The House of Representatives passed a bill on Feb. 26 that would make lynching a federal crime — paving the way for a federal anti-lynching law after more than 100 years and hundreds of failed attempts.
- Let's take a look at the fight for African-Americans' civil rights, the movement in the 1920s and where it is today in the 2020s. 100 years ago, African-Americans were fighting for their rights and their lives. Jim Crow laws were rampant, and lynchings plagued communities across the United States. In 1922, thousands of African-Americans marched in Washington DC in protest against lynching.
And finally that same year, an anti-lynching bill was passed by the House, but Democrats in the Senate blocked the bill from being passed into law. The loss was a huge blow, especially as hate groups like the KKK were becoming mainstream, even marching in front of the Capitol building in DC with thousands of members in 1925. And 100 years later, racist hate groups are on the rise.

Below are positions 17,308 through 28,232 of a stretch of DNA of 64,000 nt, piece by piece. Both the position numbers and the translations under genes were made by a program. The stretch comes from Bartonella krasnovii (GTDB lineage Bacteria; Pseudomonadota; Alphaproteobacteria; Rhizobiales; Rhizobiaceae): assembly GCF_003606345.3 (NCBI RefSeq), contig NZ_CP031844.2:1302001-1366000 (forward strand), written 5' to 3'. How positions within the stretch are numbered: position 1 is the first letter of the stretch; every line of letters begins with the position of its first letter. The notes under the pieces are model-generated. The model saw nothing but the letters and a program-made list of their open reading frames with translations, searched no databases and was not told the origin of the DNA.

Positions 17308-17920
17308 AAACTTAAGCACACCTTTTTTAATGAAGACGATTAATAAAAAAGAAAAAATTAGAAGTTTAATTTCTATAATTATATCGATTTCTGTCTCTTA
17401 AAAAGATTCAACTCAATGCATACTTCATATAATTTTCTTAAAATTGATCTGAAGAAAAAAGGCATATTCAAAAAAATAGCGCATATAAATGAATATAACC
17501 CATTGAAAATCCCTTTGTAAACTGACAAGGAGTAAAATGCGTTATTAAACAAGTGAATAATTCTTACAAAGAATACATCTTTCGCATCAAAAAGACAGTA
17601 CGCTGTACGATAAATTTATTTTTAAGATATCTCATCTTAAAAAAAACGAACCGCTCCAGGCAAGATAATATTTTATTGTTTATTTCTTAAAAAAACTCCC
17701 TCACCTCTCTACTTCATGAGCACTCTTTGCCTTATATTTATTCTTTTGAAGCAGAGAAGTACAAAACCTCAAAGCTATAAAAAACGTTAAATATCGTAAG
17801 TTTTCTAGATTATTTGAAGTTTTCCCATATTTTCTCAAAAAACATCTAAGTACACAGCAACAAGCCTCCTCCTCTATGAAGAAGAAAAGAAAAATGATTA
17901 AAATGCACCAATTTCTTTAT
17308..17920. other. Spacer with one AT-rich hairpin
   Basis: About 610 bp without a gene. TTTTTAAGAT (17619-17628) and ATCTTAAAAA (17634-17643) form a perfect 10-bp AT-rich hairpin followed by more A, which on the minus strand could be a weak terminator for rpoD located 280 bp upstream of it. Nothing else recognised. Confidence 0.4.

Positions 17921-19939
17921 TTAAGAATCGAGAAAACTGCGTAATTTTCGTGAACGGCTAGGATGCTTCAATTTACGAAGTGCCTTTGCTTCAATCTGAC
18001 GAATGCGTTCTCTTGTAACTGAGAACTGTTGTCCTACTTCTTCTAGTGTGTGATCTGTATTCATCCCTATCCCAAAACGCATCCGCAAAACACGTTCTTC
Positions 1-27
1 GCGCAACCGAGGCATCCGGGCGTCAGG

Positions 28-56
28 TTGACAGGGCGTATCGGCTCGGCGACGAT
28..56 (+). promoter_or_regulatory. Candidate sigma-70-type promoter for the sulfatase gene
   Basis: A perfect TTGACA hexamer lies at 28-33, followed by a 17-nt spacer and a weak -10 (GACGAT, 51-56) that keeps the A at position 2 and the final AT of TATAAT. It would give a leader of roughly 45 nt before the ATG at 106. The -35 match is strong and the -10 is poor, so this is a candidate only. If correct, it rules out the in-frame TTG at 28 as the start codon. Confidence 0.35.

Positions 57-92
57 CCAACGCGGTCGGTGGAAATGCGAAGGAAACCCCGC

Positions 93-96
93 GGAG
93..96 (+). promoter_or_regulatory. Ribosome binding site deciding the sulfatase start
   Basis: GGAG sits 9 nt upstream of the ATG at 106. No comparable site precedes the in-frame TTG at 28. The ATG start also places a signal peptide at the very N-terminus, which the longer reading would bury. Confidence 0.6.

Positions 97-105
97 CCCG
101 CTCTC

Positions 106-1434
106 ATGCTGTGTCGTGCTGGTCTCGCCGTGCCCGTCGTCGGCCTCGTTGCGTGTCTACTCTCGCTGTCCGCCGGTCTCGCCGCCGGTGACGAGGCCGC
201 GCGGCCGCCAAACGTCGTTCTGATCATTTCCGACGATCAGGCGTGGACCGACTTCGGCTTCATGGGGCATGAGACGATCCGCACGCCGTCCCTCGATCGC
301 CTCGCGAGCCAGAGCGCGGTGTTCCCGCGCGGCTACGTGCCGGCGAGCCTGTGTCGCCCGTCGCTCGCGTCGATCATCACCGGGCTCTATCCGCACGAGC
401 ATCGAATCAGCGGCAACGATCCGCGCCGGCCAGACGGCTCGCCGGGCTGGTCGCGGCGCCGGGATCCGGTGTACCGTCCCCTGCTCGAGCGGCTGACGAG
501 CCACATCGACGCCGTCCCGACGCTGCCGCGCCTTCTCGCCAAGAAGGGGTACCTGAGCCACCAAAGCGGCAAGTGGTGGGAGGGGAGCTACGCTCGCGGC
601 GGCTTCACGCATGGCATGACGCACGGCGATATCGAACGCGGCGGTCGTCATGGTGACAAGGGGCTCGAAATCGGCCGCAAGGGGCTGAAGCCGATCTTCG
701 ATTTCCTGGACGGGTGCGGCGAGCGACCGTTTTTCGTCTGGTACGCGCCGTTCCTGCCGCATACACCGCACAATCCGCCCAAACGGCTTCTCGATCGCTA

- White power! White power!
- Today, the horror of lynching is remembered at the National Memorial for Peace and Justice in Montgomery, Alabama. And in 2020, almost 100 years after an anti-lynching bill failed in Congress, the House finally passed an anti-lynching law. This comes a year after the Senate unanimously approved making lynching a federal crime. In total, it took over 200 attempts for Congress to be successful.
CORY BOOKER: At the height of lynchings across this country, affecting thousands of people, this body did not act to make that a federal crime. I just want to give gratitude to this body for what we have just done.
- And if you're surprised by how long it took for Congress to pass a federal lynching law, you're not alone.
MITCH MCCONNELL: Gosh, I thought we did that many years ago. I-- I thought that was done back during LBJ or some period like that.
- In the 1920s, African-American activists were organizing and laying the groundwork for civil rights movements to come, including silent marches and peaceful protests. That would be a cornerstone of Martin Luther King Jr.'s civil rights movement decades later. The NAACP, first established in 1909, had expanded to more than 400 locations by 1921. And while one of its earliest missions was a crusade against lynching, they also fought for voter participation, employment, due process under the law, and education. Today, the NAACP has over 2,000 locations, and movements like Black Lives Matter--
- Black lives matter! Black lives matter! Black lives matter!
- --are changing the way Americans fight for civil rights and how civil rights are taught in schools.
The fight to end discrimination and racism in the US still has a long way to go and continues today in the new roaring '20s.